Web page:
That being said, I do think — at least based on doing Month 9 so far, and from viewing the other months of the Project — the Pregnancy Project is a better pace for someone my size to start out with. Which probably makes it easier for me to want to stick with it, or at the very least feel like I can physically stick with this program. At least, until I lose more weight and my body can handle more physical challenges like Meta or Dance Cardio or the increasing challenges that come with Continuity or other workouts. But for a starting point, Pregnancy Project’s approach feels more appropriate and encouraging for me.

The pacing and the way Tracy Anderson describes things feels more inclusive to someone my size. Obviously, it can be a little weird when she’s talking about pregnancy-related stuff since I’m not actually pregnant. But sometimes the way she describes a move in relation to pregnancy can also fit in describing a non-pregnant, largely overweight woman.

For example, there’s a leg move she does where she brings her knee in and then extends the leg back and up, and during the move she points out that when you bring your knee in, if your belly gets in the way it’s totally understandable and you can modify the move by doing it ‘this way’ (and she demonstrates the brief modification). While she means the belly may get in the way because the exerciser is pregnant, I can also hear it as it relates to me — that I’m a larger-sized woman who has a belly that occasionally gets in the way of certain moves, so it’s comforting to be included and to be given a modification that can be done to compensate for those types of issues. It feels far better than not being given any consideration or modifications, and instead being expected to simply keep up with intense pacing when in truth it’s not necessarily something my body can be expected to keep up with when it’s, say, 280 pounds. It feels safer for my body’s needs to be given more options until my weight gets down to a more reasonable size.

I’m very curious to hear more about what new things Tracy is working on; one of the moderators on her web site posted a link to an article that talked about a more ‘basic’ workout in the works that sounds like it might be similar to what I’m trying to use Pregnancy Project for: a more ‘beginner’-type of workout for people who have a lot of weight to lose (like me) or have not worked out regularly before coming to Tracy’s program (not me, but definitely some women out there).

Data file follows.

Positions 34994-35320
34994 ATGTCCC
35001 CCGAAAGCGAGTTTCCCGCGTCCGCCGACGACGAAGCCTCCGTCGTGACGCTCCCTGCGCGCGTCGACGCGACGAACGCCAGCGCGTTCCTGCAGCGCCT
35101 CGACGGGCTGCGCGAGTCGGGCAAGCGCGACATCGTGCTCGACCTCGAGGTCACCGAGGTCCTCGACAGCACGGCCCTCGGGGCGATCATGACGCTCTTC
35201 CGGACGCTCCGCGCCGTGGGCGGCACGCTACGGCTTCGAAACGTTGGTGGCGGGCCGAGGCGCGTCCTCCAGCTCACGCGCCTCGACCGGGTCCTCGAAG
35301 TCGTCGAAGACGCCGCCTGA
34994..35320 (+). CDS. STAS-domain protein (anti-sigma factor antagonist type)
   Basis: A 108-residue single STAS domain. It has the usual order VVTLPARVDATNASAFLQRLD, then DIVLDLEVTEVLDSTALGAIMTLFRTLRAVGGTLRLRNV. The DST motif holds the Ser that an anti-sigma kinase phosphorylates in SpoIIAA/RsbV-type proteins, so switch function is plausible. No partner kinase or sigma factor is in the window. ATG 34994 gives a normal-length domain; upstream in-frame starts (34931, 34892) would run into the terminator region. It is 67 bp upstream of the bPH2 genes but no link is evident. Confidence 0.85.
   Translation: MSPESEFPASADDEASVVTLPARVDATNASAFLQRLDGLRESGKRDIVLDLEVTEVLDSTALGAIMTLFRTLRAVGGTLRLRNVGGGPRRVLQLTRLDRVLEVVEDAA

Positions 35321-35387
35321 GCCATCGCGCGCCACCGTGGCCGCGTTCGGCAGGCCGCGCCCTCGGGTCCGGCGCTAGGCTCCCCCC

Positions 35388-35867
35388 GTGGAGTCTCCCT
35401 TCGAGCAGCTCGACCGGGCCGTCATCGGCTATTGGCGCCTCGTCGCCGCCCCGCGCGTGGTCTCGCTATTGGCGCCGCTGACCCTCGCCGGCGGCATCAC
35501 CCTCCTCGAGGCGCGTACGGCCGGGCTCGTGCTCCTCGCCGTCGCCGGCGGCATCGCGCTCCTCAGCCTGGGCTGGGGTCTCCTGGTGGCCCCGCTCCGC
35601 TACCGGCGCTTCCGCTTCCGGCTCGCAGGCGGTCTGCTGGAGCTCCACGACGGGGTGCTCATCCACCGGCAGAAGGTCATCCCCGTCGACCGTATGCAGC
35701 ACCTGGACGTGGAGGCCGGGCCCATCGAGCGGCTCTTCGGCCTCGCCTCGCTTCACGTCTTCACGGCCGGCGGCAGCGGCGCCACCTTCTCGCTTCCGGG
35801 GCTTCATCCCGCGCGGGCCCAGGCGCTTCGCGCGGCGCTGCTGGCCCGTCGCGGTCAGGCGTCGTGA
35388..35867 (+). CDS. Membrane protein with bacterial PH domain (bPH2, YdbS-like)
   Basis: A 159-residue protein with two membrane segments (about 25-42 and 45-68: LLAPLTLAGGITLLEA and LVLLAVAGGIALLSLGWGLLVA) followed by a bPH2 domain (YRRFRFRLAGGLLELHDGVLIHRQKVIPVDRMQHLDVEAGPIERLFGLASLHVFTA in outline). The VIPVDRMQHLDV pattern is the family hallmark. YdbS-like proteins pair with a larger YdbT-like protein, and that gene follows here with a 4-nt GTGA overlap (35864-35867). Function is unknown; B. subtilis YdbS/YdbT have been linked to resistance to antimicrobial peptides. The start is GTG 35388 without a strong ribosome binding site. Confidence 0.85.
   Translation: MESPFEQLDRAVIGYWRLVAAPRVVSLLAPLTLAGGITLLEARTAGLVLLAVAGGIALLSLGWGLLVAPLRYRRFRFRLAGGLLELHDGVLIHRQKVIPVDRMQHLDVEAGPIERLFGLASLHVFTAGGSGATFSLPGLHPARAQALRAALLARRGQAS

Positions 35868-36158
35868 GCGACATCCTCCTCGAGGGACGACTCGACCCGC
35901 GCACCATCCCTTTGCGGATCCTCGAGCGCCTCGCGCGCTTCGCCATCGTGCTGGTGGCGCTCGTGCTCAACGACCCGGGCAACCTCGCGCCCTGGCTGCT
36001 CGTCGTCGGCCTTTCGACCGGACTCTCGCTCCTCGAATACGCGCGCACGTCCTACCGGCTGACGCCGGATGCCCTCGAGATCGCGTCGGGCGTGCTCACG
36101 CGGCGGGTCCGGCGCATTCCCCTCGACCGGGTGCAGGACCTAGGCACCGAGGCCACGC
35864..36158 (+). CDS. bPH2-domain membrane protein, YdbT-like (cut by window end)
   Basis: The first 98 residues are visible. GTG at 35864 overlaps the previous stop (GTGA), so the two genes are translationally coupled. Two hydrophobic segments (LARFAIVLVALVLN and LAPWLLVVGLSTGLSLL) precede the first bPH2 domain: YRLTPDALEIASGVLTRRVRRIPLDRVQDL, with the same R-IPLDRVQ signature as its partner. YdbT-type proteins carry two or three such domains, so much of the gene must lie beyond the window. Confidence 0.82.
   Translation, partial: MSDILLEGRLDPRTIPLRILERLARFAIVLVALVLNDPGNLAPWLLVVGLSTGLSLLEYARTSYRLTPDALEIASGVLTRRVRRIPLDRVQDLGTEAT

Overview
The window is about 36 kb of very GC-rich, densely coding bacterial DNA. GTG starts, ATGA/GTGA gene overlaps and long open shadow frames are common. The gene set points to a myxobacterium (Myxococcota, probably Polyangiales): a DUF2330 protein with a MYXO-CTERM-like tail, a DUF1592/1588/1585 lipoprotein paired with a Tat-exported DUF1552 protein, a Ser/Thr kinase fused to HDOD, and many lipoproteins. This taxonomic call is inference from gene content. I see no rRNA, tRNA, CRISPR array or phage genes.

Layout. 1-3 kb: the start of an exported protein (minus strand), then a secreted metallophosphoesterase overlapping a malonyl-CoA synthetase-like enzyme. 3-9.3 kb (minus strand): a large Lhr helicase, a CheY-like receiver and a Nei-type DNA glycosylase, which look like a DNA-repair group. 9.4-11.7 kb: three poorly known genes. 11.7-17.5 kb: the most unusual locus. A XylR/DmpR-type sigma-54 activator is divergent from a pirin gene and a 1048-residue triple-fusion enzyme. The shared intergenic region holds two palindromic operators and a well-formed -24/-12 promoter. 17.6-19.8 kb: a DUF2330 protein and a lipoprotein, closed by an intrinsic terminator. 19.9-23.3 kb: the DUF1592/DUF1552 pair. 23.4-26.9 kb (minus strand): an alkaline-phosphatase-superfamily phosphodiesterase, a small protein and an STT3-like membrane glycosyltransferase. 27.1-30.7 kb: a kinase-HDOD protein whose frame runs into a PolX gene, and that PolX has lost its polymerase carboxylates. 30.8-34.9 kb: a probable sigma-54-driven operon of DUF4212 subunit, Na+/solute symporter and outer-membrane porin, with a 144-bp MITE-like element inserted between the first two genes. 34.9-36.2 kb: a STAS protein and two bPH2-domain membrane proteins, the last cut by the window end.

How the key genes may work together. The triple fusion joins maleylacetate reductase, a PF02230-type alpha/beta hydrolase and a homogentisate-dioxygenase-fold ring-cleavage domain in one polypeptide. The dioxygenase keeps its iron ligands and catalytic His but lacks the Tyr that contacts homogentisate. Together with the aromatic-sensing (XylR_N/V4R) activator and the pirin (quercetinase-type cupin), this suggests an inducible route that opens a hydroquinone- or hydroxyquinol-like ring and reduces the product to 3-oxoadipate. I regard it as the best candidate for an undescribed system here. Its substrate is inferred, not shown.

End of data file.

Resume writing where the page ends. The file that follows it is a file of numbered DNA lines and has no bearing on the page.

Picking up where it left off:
Until that comes to fruition, I’m happy with continuing my experiment with the Pregnancy Project because I feel that it is a bit safer for someone my size. The pace is slower, so I can concentrate on my form and make sure I don’t injure myself, trying to wield all that weight to do the moves. That’s a key piece for people like me who might otherwise get frustrated with ourselves, trying to keep up with the regular programs and feeling like outcasts because there’s just no way. I like the slower pace for certain moves; it makes me feel like I can not only keep up but do it correctly and do all the repetitions, thus getting more benefits from doing the work.

As for cardio, I’m not currently doing any. I wanted to start the Project just doing the exercises Tracy provides with the Project DVDs and eventually incorporate cardio. Personally for myself, I’d like to add cardio to the routine after I’ve lost another 20 pounds or so, because it’s definitely a helpful and key piece in losing weight, and I think I’d benefit from adding it in to my daily routine.

But I wanted to start out just doing what Tracy offered with the Project DVDs, to get back into a routine after so many months away (because of my summer injury), and because I want to get my weight down a little more first so that I can try using a mini-trampoline for my cardio when I do incorporate it back in. I’d feel more secure jumping up and down on a rebounder if I weighed around 250 pounds or less. But when I do add cardio, I’d like it to be the rebounder because I feel at this weight that might be the safer choice — it would still give me a strong workout (I already sweat like crazy just doing the Pregnancy Project workout), but it would be gentler on my joints, which is probably a good idea given my previous injuries and given that all that jumping around on the ground would be harder on my body and is highly difficult for someone my size.

Plus, there are many women following Tracy’s muscular structure workouts who have gotten great results from doing rebounder-only cardio, so it would still be beneficial for me. It is my hope that by the time I finish the Pregnancy Project (and any added rebounder cardio), I’ll have gotten down to a manageable enough weight that I’ll feel that I can physically handle moving on to re-doing Metamorphosis and trying the dance cardio that comes with Meta (and maybe substituting rebounder workouts if I prefer them or still find them better for my joints, no matter what size I am).

Anyway, that’s my thought process about it all after completing Month 9. How did Month 8 turn out?

Catching Up, Part 2… coming up next!